The first appointment was a pleasant experience from the beginning with smiling staff, caring nurses, and the fact that I didn’t have to wait. The first thing the doctor told me was that she spent considerable time reading all of my medical records. That was a refreshing to know – she already had an idea about my case before I arrived. She then asked me to tell my story in my own words. Given my history, my new rheumy suspects that I may have a combination of RA and ankylosing spondylitis – an autoimmune condition which commonly affects ankles, hips, and backs. She joked that I would be a good subject for genetic testing! We discussed how Orencia was working and she felt like I would benefit from the addition of a disease modifying drug (DMARD). Since methotrexate and I didn’t have a good relationship a few years ago, she wanted to try leflunomide (Arava). In fact, she suspects that one reason that TNF blockers stopped working was that I wasn’t on combination therapy resulting in the building up of antibodies to Enbrel and Humira. I appreciated her optimism about being able to help and compassion about my experiences.

New adventures lie ahead with a new doctor, new medicines, and new possible side effects. But hope springs eternal just like the sun finally coming out in Seattle.

Photo taken by my daughter on a sunny day in Puget Sound.

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Humira - sunday week 12

Image by pollyalida via Flickr

Things are pretty hectic these days and that typically brings an increase in fatigue and joint symptoms. It doesn’t help that my Humira injection is due tomorrow but I’m itching to take it today with the notion that it may help me feel better. Of course, today I read of a study demonstrating that stress increases the release of inflammatory proteins like TNF alpha.[i] But I was more intrigued by the Arthritis Foundation article about how long it takes for rheumatic diseases to be diagnosed.[ii] Average time to diagnosis varies (see table below) but it is clear that folks with these diseases suffer for a long time before getting proper treatments. The article states, “Many rheumatic diseases have symptoms that overlap, and blood tests are rarely conclusive.”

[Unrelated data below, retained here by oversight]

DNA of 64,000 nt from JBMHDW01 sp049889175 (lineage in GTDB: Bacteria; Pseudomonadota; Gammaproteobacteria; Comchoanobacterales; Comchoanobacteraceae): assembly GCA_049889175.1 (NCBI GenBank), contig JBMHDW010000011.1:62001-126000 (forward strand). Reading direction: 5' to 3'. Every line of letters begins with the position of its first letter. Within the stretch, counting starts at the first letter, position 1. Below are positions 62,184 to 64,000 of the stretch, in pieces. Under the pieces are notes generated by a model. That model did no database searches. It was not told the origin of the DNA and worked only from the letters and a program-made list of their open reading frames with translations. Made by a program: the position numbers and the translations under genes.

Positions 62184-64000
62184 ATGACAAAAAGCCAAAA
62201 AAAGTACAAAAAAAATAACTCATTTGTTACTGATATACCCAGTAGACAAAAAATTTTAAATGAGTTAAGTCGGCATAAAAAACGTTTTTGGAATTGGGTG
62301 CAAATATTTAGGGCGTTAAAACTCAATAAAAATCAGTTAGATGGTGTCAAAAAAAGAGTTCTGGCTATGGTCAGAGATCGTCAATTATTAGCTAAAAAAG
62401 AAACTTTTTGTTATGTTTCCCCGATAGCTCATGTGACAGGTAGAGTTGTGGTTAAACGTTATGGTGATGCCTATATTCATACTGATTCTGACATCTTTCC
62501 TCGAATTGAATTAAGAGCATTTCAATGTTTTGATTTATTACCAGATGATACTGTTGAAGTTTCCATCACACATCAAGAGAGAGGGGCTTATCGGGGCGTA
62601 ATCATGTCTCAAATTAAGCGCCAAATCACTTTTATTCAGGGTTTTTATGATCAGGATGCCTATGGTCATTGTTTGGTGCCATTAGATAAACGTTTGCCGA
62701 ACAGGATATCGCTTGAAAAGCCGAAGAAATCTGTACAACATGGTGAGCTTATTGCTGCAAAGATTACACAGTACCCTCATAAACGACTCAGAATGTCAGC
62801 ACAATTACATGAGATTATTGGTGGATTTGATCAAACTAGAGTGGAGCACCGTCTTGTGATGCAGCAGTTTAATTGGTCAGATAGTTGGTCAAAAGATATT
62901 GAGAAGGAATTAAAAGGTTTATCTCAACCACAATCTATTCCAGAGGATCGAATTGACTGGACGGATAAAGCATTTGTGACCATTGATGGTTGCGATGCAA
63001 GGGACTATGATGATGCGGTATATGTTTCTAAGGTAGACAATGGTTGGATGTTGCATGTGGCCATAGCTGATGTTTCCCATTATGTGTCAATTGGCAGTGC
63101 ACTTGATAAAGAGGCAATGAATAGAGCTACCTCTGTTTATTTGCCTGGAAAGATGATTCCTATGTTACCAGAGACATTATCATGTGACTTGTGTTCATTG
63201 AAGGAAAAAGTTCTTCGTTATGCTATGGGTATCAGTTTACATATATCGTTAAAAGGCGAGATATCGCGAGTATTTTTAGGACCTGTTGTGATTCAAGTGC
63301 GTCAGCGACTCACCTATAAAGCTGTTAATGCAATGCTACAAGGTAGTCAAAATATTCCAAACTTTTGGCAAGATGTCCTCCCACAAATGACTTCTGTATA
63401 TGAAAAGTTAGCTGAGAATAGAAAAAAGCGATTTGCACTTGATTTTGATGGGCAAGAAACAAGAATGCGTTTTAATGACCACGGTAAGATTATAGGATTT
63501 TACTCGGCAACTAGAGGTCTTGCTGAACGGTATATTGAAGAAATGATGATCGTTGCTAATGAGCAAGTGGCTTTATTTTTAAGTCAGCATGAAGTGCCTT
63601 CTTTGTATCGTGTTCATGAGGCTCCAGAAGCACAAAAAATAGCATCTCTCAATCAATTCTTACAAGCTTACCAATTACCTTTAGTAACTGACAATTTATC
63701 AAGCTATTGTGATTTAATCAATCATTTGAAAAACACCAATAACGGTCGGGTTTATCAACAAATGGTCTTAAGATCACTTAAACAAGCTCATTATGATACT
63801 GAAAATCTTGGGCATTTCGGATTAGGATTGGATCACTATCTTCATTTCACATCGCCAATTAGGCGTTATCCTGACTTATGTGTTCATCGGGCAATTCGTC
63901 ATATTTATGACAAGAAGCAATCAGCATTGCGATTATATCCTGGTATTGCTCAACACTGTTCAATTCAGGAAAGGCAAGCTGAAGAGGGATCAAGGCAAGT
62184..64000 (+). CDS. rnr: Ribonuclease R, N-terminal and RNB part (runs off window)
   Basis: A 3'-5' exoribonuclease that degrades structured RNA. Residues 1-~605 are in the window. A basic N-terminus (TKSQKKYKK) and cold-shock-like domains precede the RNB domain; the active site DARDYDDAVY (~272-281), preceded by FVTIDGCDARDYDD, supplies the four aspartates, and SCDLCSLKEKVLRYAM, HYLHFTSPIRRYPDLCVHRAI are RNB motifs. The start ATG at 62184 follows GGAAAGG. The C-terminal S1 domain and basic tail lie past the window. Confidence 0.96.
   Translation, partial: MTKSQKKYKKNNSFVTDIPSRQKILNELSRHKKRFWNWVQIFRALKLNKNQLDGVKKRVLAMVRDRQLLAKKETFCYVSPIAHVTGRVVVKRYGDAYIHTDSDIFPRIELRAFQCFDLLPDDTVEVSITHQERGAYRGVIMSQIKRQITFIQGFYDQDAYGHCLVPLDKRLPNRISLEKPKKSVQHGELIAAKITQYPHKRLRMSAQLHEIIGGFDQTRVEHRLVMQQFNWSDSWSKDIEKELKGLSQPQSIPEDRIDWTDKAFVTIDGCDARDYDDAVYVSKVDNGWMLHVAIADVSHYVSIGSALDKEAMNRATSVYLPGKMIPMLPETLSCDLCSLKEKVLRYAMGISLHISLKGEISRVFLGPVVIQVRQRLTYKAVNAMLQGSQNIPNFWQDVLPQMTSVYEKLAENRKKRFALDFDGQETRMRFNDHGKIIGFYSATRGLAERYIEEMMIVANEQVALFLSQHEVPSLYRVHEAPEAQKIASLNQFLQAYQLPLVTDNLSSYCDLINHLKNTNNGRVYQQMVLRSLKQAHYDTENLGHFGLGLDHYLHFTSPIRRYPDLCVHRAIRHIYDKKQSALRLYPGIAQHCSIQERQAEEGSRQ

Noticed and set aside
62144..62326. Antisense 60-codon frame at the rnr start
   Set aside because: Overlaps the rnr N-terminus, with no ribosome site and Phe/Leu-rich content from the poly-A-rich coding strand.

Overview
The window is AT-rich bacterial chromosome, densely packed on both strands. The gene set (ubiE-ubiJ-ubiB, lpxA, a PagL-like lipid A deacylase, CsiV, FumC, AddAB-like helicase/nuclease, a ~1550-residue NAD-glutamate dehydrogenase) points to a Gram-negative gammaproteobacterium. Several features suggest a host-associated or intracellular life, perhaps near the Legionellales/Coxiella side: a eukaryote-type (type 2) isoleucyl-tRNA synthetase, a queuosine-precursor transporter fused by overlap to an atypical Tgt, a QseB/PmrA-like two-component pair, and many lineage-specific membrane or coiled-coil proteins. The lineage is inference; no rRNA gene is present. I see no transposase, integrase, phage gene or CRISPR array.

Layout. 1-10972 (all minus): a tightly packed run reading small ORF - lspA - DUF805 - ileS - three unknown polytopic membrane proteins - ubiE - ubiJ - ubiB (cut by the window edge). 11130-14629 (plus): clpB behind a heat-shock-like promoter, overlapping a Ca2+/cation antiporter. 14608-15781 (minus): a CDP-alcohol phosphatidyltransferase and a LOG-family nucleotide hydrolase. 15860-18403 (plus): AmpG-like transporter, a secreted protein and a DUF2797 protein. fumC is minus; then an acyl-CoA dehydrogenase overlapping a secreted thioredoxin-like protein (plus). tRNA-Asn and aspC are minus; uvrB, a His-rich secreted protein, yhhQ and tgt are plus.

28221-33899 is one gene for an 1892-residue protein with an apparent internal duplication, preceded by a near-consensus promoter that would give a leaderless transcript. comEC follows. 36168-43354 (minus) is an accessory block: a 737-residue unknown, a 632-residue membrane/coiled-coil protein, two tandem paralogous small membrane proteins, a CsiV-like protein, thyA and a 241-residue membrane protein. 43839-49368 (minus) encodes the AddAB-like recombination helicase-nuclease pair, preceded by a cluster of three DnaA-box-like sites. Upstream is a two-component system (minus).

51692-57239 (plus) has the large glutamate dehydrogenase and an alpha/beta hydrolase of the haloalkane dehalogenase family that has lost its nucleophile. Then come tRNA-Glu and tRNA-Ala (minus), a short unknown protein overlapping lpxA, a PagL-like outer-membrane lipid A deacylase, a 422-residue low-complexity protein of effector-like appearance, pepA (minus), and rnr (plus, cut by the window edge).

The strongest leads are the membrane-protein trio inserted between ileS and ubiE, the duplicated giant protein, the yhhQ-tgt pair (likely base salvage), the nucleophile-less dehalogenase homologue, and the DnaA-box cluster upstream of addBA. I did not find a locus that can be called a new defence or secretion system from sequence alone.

Rheumatoid arthritis 6 to 9 months
Juvenile arthritis             5 months
Fibromyalgia                    2 to 5 years
Sjögren’s syndrome         3 to 7 years
Ankylosing spondylitis    6 to 9 years

Such was the case with me. After being referred by my general practitioner (an internist), my rheumatologist first suspected ankylosing spondylitis since my primary symptoms at the time were uveitis (inflammation of the iris) and achilles tendon problems. But my blood test for HLA-B27, the common genetic marker for this disease, was negative. About the same time, other tell-tale symptoms of RA began appearing…middle finger joints, wrists, elbows, knees – all occurring symmetrically on both sides. Bone erosion was noted via x-rays. Morning stiffness (what’s that? I’m stiff all day long!) and overwhelming fatigue (the truck running over you type) wrapped it up for the rheumy and he diagnosed me with RA.

This diagnosis was made in spite of negative RA factor blood tests. My RA factor tests have always been “borderline”…it’s not a black and white test. Another antibody test, anti-cyclic citrullinated peptide (anti-CCP) is another one used to determine RA. So far, I’ve been negative on that one as well. Therefore, I have what is called “seronegative RA.” I met the criteria using the now outdated diagnostic criteria.[iii] The diagnosis criteria were recently updated[iv] and according this new system, I still meet the diagnostic critieria without having positive blood tests. My rheumy regularly mentions that seronegative RA patients tend to fare better with symptoms over the long run and this is borne out by research.[v] Some seronegative RA patients “convert” over time…they end up with positive tests. Interestingly, a large proportion of folks diagnosed with RA are seronegative…up to 30% in some studies.[vi]